, Volume 124, Issue 4, pp 551-560

Identification of archaeogastropod larvae from a hydrothermal vent community

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Dispersal is essential in order that endemic species living in ephemeral, patchy vent environments may persist over evolutionary time. Quantitative field studies of larval dispersal, however, require specieslevel identification of the larval forms because each individual must be distinguished from related vent species, and from non-vent species living in the surrounding deep-sea environment. Methods for culturing these larvae to an identifiable stage have not yet been developed. To solve the larval identification problem for the archaeogastropod molluscs (a prominent component of vent communities), we used a scanning electron microscope (SEM) to image shells of larvae collected in the water column near vents along the East Pacific Rise (9°40′ to 9°50′N; 104°W). Larval shell size, shape and ornamentation were compared to protoconchs retained in juvenile or adult shells of identified species, and used to assign five larval groups unequivocally to species (Cyathermia naticoides Warén and Bouchet, 1989; Neomphalus fretterae McLean, 1981; Clypeosectus delectus McLean, 1989; Rhynchopelta concentrica McLean, 1989; and Lirapex granularis Warén and Bouchet, 1989) and seven groups tentatively to species or genus [Lepetodrilus spp. (three groups); Gorgoleptis sp; Peltospira ?operculata McLean, 1989; and ?Melanodrymia sp. (two groups)].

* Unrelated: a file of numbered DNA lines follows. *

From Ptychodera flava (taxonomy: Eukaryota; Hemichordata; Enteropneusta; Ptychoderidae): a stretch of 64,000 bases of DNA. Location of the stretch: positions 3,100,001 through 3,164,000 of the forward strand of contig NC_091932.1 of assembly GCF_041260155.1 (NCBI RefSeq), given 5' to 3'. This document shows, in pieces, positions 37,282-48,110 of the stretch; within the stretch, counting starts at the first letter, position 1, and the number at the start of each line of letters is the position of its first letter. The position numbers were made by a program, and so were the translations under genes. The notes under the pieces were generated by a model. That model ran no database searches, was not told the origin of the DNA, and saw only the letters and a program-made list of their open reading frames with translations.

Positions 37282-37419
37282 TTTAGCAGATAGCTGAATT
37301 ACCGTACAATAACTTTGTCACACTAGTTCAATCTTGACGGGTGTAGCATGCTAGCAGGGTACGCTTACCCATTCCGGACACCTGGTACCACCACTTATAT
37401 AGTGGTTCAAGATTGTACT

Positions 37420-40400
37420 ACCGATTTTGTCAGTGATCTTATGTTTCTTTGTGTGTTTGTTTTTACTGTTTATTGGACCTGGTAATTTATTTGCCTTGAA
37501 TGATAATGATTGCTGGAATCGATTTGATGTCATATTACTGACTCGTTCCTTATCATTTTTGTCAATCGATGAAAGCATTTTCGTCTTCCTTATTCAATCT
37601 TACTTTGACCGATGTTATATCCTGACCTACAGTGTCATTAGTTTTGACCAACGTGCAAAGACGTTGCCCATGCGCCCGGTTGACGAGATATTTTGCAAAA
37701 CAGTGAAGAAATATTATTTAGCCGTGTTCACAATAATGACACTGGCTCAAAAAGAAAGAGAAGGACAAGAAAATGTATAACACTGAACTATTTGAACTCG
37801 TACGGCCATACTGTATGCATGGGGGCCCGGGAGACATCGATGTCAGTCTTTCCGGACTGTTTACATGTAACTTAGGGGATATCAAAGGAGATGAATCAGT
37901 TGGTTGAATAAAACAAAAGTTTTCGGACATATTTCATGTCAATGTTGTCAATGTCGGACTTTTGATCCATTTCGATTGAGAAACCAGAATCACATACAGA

Communicated by N.H. Marcus, Tallahassee